Health & Science

It's T minus four days until exam day, and Travis Driscoll is practically living at his desk.

"Each day, I'm easily here for five hours," he says. "I haven't done much of anything else but studying for the last two months."

Driscoll is one of 13,000 medical school applicants across the U.S. taking the new Medical College Admissions Test, or MCAT. He's got stacks of science books on his desk to help him prepare and a rainbow of biochemistry charts pasted to the walls: glycolysis, citric acid cycle, electron transport chain, mitosis, meiosis and DNA replication.

In the longest leg of its planned around-the-world flight, the Solar Impulse took off from Nagoya, Japan, and is now headed to Hawaii. The plane is powered solely by the sun's energy that's stored in batteries; the current trip is expected to last 120 hours — five days and five nights.

Ah, the bread basket. You sit down for a nice meal out, and there it appears: piping hot, giving off a waft of yeasty divinity.

Who can resist?

There's a reason this age-old tradition prevails. Even in the era of paleo and gluten-free, there are still hordes of us who will gladly nosh on crusty, chewy, soul-warming bread.

But the downside may be more than just some extra calories. Turns out, eating all those carbs before a meal can amp up our appetites and spike our blood sugar.

Updated at 1:45 p.m. ET

The Supreme court has ruled against an Obama administration effort to limit toxic mercury emissions from power plants, saying the costs of compliance should be taken into account at the very earliest stages of the regulatory process.

The right to marry in any state won't be the only gain for gay couples from last week's Supreme Court ruling. The decision will likely boost health insurance among gay couples as same-sex spouses get access to employer plans.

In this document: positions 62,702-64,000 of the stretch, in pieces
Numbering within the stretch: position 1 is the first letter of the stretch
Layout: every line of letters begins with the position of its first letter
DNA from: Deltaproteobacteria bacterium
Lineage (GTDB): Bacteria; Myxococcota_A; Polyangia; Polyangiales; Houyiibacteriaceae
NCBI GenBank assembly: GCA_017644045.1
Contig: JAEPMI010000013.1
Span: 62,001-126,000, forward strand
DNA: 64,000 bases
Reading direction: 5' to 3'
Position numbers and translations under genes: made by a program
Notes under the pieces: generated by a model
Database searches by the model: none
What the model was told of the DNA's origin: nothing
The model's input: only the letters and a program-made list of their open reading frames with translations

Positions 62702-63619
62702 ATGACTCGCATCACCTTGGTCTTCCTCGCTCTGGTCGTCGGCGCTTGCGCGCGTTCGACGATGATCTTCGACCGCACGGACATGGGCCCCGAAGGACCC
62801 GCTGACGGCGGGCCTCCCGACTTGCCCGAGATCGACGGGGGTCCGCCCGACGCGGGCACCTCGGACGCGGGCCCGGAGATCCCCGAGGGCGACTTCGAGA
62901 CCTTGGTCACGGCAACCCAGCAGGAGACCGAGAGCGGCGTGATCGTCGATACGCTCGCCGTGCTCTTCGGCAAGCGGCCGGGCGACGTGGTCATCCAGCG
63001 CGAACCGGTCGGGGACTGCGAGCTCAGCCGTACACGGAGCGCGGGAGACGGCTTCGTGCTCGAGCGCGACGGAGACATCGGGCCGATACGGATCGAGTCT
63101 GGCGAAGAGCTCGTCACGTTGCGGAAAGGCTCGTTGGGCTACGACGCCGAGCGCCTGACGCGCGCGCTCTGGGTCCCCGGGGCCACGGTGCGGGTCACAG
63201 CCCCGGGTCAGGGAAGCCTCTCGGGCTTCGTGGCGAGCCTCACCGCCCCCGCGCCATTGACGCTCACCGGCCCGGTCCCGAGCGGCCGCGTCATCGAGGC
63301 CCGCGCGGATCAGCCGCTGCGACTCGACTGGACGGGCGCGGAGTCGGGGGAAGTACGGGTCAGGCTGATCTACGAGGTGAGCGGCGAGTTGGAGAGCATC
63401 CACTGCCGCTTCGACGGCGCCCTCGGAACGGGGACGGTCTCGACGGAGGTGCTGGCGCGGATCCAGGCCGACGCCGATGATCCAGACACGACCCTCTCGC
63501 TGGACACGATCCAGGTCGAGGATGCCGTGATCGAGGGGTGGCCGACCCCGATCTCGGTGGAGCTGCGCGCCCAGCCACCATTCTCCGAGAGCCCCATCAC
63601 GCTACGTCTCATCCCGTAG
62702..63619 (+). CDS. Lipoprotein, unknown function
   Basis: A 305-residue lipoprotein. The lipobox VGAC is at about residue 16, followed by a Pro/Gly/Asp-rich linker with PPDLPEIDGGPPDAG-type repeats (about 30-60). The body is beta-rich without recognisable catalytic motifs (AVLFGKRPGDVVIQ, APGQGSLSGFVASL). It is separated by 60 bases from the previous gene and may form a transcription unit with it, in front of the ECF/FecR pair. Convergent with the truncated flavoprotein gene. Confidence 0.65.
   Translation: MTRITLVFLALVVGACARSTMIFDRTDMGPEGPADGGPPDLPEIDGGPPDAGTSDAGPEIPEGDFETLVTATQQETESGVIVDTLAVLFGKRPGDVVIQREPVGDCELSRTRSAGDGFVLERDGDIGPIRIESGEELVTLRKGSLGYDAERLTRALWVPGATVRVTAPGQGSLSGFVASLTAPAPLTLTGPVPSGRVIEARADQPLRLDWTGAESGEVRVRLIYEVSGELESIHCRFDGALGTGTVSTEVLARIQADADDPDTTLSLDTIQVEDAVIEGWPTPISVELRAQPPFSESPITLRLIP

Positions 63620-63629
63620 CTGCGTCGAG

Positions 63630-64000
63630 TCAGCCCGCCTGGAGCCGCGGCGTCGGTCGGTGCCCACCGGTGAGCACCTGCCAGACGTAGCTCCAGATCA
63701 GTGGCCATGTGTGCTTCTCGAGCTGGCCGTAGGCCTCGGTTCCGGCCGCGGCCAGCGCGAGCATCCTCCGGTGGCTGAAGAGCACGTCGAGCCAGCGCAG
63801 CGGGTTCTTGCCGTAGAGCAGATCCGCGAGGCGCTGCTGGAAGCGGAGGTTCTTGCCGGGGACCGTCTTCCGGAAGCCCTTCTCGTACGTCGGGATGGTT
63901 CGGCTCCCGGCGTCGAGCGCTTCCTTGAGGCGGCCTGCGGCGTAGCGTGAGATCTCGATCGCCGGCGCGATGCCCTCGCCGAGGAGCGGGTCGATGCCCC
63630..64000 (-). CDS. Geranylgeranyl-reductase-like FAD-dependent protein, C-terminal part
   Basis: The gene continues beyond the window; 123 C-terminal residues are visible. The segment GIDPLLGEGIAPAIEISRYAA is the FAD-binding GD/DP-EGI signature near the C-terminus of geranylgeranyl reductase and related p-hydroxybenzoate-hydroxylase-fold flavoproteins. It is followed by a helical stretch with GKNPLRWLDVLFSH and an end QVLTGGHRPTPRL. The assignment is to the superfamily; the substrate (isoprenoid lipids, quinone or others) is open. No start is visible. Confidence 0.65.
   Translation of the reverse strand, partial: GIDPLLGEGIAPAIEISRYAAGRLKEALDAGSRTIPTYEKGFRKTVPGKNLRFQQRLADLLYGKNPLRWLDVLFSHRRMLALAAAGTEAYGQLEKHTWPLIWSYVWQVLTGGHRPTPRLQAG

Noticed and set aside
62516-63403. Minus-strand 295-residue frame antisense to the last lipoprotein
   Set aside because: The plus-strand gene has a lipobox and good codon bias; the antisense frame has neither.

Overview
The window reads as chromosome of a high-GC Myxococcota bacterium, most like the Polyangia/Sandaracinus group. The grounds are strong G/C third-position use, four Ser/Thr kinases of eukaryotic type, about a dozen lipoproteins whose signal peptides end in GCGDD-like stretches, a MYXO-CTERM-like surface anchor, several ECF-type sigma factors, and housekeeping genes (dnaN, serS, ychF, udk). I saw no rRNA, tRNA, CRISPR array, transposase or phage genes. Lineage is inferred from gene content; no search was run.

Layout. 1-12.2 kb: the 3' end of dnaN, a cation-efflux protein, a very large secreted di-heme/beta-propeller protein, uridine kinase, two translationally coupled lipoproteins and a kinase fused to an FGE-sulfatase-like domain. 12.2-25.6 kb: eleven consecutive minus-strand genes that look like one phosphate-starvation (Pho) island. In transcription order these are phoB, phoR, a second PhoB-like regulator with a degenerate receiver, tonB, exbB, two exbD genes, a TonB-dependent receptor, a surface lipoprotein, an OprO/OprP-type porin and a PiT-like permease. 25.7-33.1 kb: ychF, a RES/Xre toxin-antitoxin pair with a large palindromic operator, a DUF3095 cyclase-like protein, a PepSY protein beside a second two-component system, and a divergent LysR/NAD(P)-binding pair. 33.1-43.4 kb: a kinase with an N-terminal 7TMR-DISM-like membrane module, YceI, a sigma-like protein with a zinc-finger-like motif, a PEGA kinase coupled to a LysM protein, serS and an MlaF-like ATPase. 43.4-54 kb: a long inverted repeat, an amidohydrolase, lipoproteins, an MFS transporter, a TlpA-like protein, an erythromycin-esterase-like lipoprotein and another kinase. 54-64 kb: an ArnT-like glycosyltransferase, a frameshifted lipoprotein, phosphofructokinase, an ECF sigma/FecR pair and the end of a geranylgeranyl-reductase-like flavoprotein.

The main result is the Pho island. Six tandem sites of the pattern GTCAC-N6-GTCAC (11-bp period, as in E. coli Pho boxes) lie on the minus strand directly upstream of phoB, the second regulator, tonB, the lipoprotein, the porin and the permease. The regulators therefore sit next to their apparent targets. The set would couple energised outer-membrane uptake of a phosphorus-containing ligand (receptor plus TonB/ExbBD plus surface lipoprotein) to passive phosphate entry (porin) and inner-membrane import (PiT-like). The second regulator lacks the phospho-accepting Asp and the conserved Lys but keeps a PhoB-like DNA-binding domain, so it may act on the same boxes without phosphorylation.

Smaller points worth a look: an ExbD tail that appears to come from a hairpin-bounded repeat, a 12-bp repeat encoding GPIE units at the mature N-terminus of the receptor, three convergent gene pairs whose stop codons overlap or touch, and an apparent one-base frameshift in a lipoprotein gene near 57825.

The logic is simple. Fewer than half of employers that offer health benefits make the insurance available to same-sex partners who aren't married. Virtually all of them offer coverage to spouses.

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Transcript

RENEE MONTAGNE, HOST:

And in other news, an unmanned supply rocket blasted off yesterday in Florida headed to the International Space Station.

(SOUNDBITE OF ROCKET LAUNCH)

UNIDENTIFIED MAN: Three, two, one. Mission sequence start and lift off.

A doctor I interviewed for this story told me something that stuck with me. He said for every person with dementia he treats, he finds himself caring for two patients. That's how hard it can be to be a caregiver for someone with dementia.

Parents, take note! The Centers for Disease Control and Prevention's vaccine committee has expanded its recommendation for immunization against meningitis B, a rare but potentially deadly strain of meningitis.

The committee's revised guidance, issued late last week, broadens the group of young people that the CDC thinks should consider getting the shot, and increases the likelihood that health insurance policies will pay for the injection.

For the second time in as many days, a swimmer off North Carolina's Outer Banks has been attacked by a shark.

In a small, sparse makeshift lab, Melissa Malzkuhn practices her range of motion in a black, full-body unitard dotted with light-reflecting nodes. She's strapped on a motion capture, or mocap, suit. Infrared cameras that line the room will capture her movement and translate it into a 3-D character, or avatar, on a computer.

But she's not making a Disney animated film.

Three-dimensional motion capture has developed quickly in the last few years, most notably as a Hollywood production tool for computer animation in films like Planet of the Apes and Avatar.

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